Federal authorities won’t kill as many geese this year as they did last year because, well, the geese population has waned at Denver parks since the city started its “culling” program to cut down on poop and clean the water.
Denver Parks & Recreation Deputy Manager Scott Gilmore said biologists with the United States Department of Agriculture hit Sloan’s Lake Park on Tuesday in 2020’s first round of geese culling, which entails rounding up the birds — it’s molting season and they can’t fly — and hauling them to a meat processing plant where they are killed and turned into food for hungry families or wildlife rehab centers, depending on the meat’s quality.
The USDA captured about 130 birds at Sloan’s Lake Park, Gilmore said. That’s a fraction of the 2,200 captured and killed last year. The USDA aims to take around 400 geese out of city parks this year, the second year of a three-year program aimed at reducing nuisance complaints by residents, making room for more waterfowl species, curbing damage to parks and preventing the poo buffets enjoyed by Denver’s dogs but not their owners.
“We’re getting close to our goal,” Gilmore said.
In addition to Sloan’s Lake, this summer USDA crews will take geese from Garfield Park, Harvey Park, Barnum Park, Garland Park and the City Park Golf Course, according to city documents. Gilmore would not say when the culling will take place because Parks & Rec gets notified just 12 hours prior to each culling, he said, and because he and others have received “disturbing” phone calls, texts and emails that he believes threaten their safety.
Culling is common around the country, but after Denverite broke the story last year, local wildlife advocates became enraged at the idea of humans killing geese in their own backyard. Some protesters showed up to Mayor Michael Hancock’s 2019 inauguration with signs reading “Goose Lives Matter,” a co-option of the movement to protect the lives of Black people from racist police officers.
Animal rights activists tried and failed to stop Denver’s 2020 culling operation by filing for an injunction in federal court. Judge Raymond Moore declined to halt the operations on July 6, court documents show.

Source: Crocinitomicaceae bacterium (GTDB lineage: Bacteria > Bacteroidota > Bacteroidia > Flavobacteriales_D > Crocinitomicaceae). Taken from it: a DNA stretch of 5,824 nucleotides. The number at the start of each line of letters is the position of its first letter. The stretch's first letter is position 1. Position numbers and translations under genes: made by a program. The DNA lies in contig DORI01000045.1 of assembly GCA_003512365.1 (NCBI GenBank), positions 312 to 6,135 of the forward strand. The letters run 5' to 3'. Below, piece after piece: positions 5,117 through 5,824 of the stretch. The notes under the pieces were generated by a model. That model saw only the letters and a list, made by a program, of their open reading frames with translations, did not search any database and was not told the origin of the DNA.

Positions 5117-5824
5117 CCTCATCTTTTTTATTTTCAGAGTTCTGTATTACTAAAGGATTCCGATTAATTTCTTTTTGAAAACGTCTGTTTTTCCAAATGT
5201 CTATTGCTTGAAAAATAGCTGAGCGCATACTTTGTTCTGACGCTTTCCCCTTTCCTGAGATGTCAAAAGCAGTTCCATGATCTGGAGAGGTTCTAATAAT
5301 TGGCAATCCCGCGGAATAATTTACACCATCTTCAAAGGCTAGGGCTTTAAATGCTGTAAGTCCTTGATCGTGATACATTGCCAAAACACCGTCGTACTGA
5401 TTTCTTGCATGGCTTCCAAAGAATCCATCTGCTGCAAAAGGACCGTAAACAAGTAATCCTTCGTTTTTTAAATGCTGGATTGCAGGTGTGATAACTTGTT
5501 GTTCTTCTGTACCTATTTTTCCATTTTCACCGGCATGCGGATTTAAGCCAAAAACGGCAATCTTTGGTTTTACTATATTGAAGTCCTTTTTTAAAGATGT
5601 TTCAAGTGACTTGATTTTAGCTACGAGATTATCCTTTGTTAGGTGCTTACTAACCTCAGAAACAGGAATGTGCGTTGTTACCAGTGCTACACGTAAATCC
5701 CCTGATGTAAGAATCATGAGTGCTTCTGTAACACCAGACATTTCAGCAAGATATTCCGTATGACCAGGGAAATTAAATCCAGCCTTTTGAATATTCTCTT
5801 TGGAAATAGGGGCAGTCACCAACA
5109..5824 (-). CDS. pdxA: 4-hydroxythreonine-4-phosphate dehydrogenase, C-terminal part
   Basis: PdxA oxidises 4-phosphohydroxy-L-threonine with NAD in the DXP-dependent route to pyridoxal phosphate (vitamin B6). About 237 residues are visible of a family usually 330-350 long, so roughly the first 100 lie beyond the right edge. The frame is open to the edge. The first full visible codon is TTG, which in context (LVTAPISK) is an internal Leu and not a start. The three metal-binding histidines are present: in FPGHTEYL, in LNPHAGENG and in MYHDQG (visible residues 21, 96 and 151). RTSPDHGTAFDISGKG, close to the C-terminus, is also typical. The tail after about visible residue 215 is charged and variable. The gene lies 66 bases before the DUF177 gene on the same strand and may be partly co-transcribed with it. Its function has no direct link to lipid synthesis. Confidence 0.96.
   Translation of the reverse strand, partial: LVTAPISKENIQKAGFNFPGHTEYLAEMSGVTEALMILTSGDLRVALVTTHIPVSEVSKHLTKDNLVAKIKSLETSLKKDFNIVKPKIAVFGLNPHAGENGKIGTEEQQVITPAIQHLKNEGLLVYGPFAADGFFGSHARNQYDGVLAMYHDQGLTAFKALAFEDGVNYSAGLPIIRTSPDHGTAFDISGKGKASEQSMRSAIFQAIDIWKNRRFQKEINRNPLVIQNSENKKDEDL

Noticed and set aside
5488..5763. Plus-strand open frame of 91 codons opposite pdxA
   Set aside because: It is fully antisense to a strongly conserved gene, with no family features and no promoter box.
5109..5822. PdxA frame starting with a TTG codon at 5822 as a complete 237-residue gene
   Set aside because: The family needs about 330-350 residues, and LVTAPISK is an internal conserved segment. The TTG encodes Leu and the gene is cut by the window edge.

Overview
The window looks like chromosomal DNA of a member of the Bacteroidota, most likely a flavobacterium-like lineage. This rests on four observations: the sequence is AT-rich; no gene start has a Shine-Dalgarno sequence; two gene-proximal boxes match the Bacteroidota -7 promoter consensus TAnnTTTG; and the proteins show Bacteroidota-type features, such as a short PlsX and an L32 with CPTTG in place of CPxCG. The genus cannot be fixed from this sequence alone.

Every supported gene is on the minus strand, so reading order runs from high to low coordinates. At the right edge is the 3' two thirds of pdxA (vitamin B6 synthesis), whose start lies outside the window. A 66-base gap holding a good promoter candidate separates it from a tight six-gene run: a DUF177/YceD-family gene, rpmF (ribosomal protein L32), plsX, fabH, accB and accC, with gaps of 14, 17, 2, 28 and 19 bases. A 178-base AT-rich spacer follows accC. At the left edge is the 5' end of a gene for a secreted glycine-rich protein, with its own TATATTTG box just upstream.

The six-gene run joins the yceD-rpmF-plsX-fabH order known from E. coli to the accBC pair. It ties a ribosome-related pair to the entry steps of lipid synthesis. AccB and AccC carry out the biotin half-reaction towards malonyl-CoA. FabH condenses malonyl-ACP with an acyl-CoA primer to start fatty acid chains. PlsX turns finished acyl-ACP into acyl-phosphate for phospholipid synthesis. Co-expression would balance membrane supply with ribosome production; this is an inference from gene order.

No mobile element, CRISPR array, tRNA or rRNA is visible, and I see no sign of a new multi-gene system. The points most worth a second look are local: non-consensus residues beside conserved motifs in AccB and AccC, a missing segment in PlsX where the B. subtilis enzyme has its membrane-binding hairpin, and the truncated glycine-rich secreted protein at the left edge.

Advocates claimed the USDA’s permit for culling geese fails to account for the geese killed last year, and that the permit violates the Migratory Bird Treaty Act because they “are merely causing a perceived nuisance,” Canada Geese Protection Colorado said in a statement.
“This lawsuit is an absolute necessity because it calls into question a profit-driven government agency that’s making decisions for the benefit of stakeholders while silencing the voices of advocates for America’s wildlife,” said Carole Woodall of Canada Geese Protection Colorado.
During a meeting of the Denver Parks and Recreation Advisory Board on Wednesday, animal rights advocates said the approximate $100,000 price tag of culling geese is a waste of money when Denver faces a massive budget deficit. They also say that rounding up and killing geese is inhumane.
“Killing Canadian geese, who have the emotional intelligence compared to that of human children … only brings great harm to a misunderstood species and the individuals that value their quality of life and existence,” said Elizabeth Holland, a veterinary technician and a member of Canada Geese Protection Colorado.
But Gilmore, a biologist, said the geese cause problems for humans, and that humans are humanizing them. He compared them to rats — relatively intelligent warm-blooded mammals that the city kills, but who don’t have a group of people advocating for them.
“You don’t see anybody out there with signs saying, ‘Don’t kill the rats,’ right?,” he said. “It’s a reality. People see the geese and they see the goslings, and they’re attaching human characteristics to the geese. Rats are not something people attach to because they’re not cute cuddly.”
Humans have a relationship with geese in part because they built parks that cater to them, biologists say. The parks’ human-made lakes offers safe harbor from predators (which humans have mostly ousted) while the non-native Kentucky bluegrass lets geese survey the area for danger — and eat forever. The turf, which stays watered by humans, is a never-ending food source that attracts them to city parks.